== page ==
The Scottish Catholic International Aid Fund had turned down previous requests, but I heard of a young energetic and enterprising project worker, Chris MacLullich, that had joined the fund so I determined to test my luck. So many fund managers only think of possible problems and difficulties. Chris was more interested in exploring the potentialities of establishing a development fund and along with my niece, Louisa MacInnes, we designed a micro-credit project for which SCIAF provided capital of $12,000.

The project consisted of forming groups of 12 to 15 women. Once they explained how each one planned to use the money for establishing a small business, and once they received specific training on how best to establish their project, a loan was provided for each group. The group leader had to distribute $100 to each member. Each person had to start a process of saving $5 every month and it was the group responsibility to pay back the loan in monthly quotas. Each month they had to give a progress report to the group leader and to me and they had six months to pay back the total amount—plus the minimum interest. There were other rules and regulations that had to be observed if they were to receive a second loan. Second and further loans depended on an evaluation of their capability of using more money responsibly. They also had to start a solidarity fund within the group—$1 a week—so as to help members in difficulty or on occasions of domestic tragedies—house on fire; breadwinner out of work for an extended period and so on.

The first two years were very difficult and I did not have a professional person to help—professional people do not live in marginalised barrios—but with the passing of the months the women saw the value of having good team spirit, of working one for another, of saving for a rainy day, of prudence in their business and not expecting to get rich overnight.

Examples abound. Señora Piedad Contreras thought she had skills in making purses and small bags and so she bought needles, scissors and other materials and started ‘peddling her wares.’ Her group helped her. “It gives you a good feeling to lend a helping hand without expecting anything in return,” was the comment one made. Time brought success and she now has two workers helping her. She now wants to buy a sound system because there are so many parties for graduation, birthdays and family events and they like maximum noise at these celebrations. Señora Lady Chele invested in a course for hairdressing and now she has a reputable saloon and happy at her work. A large number of women have a catalogue trade, which is very popular, while others have started small ‘corner shops’—bazaars, buying in bulk cleansing materials and selling them in smaller bottles. The list is interminable. As the credit is only for those who have or want to start small businesses and now that there are 15 groups functioning you can imagine that the variety of enterprises is immense.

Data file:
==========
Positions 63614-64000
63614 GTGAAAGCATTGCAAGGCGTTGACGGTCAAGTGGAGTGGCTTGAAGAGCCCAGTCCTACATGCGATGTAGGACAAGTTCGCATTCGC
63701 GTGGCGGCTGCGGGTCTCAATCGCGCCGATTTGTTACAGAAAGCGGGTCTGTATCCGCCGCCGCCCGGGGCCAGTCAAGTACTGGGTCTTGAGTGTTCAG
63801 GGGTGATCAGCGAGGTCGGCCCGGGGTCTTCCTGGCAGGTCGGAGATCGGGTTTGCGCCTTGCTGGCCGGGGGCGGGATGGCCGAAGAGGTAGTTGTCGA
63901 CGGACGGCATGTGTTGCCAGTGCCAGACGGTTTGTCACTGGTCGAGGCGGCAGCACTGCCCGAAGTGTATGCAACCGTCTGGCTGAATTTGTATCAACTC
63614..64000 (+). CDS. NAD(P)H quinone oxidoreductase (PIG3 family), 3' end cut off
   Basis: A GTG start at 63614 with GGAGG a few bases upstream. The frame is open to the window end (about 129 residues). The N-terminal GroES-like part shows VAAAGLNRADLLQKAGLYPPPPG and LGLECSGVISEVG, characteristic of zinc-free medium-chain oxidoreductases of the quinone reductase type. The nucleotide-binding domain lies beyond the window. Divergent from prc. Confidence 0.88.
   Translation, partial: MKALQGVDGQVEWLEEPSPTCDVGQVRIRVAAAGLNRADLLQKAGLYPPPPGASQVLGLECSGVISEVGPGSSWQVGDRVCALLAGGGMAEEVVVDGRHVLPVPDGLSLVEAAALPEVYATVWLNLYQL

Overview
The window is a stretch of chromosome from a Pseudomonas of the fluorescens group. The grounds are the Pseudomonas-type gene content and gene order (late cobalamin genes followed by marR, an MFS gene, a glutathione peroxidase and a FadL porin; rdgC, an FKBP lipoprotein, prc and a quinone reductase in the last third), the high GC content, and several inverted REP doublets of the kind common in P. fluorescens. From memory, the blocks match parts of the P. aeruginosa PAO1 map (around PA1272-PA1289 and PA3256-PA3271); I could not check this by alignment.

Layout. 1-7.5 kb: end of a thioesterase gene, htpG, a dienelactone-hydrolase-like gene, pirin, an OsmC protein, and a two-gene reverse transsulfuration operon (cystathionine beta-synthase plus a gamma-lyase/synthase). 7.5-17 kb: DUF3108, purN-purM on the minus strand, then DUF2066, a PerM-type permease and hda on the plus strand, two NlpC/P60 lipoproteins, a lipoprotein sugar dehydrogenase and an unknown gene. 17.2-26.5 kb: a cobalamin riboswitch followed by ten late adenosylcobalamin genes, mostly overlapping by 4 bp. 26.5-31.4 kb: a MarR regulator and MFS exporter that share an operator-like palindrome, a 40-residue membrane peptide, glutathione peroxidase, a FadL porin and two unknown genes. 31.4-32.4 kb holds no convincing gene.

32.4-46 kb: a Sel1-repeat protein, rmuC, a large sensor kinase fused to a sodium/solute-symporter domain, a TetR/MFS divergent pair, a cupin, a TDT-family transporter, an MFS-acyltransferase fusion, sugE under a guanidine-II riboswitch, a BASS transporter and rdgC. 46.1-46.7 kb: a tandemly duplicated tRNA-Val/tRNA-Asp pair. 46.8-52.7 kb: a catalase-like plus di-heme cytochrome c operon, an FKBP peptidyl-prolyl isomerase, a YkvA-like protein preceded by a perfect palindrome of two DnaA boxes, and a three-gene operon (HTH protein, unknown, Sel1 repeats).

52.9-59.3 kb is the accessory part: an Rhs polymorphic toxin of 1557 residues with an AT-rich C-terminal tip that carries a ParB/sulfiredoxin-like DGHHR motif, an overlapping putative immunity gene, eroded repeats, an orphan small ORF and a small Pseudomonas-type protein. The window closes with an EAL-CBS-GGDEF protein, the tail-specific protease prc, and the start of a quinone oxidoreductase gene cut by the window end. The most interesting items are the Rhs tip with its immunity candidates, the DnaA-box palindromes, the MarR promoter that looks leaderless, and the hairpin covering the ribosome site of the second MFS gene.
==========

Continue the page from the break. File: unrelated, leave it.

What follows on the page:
The system of micro-credit is now a worldwide phenomenon and Muhammad Yunus has won a Nobel Prize for his work in Bangladesh. It is heartening how the women grow in self-esteem; how much they learn about themselves and about life in working within a group where everyone is respected for who he or she is; to learn of their satisfaction in contributing to the family economy, improvements in the home and especially in helping their children have a better education.

This year almost all the groups had a Christmas party for all the poor children in their sector and each year every group is asked to carry out some social programme for the improvement of their area. They paint houses for the elderly, improve houses for the old and other works of charity. The emphais on working together helps them to think of the needs of others and be willing to help others. In the marginalised barrios there are always people in need.

I am pleased to write that the system is now consolidated. With the profits from the loans we have been able to construct new offices and establish Catechetical rooms for the parish children. We do not want to grow two big and we limit loans to $500 for each member. Money is a corrupting factor in every society and big money corrupts in a big way. That is what takes my mind back to Barra and say with conviction: small is more beautiful.’

— If anyone wishes to support Fr Colin MacInnes’ missionary effort, donations can be made out to Scottish Catholic Observer Charity Appeal, 19 Waterloo St, Glasgow, G2 6BT